By D. Beasley
The Castle Fire in Sequoia National Forest is now 65% contained and authorities believe it could be completely under control by Nov. 1.
The smaller Shotgun Fire has been fully contained, the multi-agency National Wildfire Coordinating Group has reported.
So far, the Sequoia fire has burned 158,945 acres since it started in August, the coordinating group said. Authorities believe lightning started the fires.
Much of the firefighting activity is focused on the northern section of the fire; Robert Chase, a spokesman for the Coordinating Group, told the Kern Valley Sun on Tuesday.
“There hasn’t been any real movement other than the little flare-up on the northern end,” he said. “A lot of that area is really rough terrain.”
He added that most of the south end of the fire is “really buttoned up.”
On Monday night, the fire was active near Mountain Home southwest of Dennison Mountain, the coordinating group said.
“Firefighters engaged the fire directly and will be mopping the area up today,” the group said. “The fire was also active in the area of South Fork Campground where it has crossed the South Fork of the South Fork Kaweah River and is burning toward Homers Nose in heavy dead and downed fuels.”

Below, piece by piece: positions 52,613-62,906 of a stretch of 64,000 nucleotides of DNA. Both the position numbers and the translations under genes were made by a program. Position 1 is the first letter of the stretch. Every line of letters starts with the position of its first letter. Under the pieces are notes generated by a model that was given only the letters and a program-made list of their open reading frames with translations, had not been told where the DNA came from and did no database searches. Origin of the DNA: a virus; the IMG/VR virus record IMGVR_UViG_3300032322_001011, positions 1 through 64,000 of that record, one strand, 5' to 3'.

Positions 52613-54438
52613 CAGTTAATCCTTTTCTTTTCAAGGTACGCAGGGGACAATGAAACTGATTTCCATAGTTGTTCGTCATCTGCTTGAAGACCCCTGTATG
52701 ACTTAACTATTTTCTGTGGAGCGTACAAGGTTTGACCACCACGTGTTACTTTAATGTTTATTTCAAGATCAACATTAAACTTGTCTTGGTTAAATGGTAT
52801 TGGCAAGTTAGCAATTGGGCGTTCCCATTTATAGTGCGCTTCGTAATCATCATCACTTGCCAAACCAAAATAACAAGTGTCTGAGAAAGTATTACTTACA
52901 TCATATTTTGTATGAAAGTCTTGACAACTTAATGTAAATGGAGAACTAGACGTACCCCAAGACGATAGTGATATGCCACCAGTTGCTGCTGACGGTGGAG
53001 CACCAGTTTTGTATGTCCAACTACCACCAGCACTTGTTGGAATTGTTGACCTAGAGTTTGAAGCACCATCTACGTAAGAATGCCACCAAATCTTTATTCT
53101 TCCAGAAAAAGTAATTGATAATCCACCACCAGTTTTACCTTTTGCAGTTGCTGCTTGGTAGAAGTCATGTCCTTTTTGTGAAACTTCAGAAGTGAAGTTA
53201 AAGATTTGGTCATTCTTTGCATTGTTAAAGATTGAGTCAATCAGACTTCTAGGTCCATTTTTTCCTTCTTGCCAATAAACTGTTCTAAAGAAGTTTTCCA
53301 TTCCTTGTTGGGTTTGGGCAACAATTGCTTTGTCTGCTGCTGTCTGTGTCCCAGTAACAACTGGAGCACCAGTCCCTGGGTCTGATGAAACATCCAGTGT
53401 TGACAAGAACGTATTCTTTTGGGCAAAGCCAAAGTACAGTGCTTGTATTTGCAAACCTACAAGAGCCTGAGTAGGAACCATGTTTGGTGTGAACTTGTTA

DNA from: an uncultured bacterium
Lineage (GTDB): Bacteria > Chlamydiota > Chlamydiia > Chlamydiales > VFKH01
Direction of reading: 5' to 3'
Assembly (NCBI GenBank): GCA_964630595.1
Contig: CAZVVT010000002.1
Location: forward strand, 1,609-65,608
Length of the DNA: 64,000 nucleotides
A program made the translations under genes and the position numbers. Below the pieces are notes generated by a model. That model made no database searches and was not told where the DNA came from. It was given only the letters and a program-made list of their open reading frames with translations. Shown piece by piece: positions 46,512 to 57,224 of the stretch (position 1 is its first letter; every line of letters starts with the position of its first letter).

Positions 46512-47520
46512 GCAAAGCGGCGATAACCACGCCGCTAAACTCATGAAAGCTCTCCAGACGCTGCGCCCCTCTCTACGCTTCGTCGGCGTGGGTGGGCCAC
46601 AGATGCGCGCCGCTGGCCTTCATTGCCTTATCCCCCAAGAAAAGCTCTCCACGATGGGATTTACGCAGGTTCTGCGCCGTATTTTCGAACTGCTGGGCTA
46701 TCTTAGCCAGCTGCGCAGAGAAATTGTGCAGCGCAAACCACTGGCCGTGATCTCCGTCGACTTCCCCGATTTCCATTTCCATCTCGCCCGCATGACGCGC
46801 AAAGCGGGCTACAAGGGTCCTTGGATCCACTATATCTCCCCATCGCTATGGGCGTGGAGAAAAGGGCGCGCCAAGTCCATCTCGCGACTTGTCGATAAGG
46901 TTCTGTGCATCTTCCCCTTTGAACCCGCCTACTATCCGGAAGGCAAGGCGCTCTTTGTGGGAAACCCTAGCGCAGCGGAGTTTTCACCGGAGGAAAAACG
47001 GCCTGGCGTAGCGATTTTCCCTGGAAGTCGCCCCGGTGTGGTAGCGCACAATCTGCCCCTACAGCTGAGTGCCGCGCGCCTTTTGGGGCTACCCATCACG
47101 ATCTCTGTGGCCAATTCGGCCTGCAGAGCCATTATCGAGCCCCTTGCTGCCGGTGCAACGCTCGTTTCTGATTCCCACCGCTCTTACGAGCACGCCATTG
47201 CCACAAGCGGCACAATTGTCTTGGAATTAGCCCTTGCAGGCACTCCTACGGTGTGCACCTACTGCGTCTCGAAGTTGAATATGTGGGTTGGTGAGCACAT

The weather is expected to be clear on Tuesday.
“This will allow aircraft to fly over the area to get a good look at the current position of the fire,” the coordinating group stated. “The clearing skies will also bring more active fire behavior.”
The Nov. 1 containment date is a projected date that could change based on the weather and other factors, Chase said.
Complete containment means that the fire won’t be spreading any further.
“When that happens, there are still crews in there working, putting out hot spots, doing the mop-up work,” he said. “But there would be no large flames that they are seeing, no forward progress of the fire.”
Tulare and Kings counties have established a phone line for residents who are returning to their homes but also may be experiencing anxiety or other emotional problems, Tulare County’s Facebook page said.
“The Warm Line is a number you can call when you need to talk to someone about your anxieties or concerns. 1-877-306-2413,” the Facebook post said.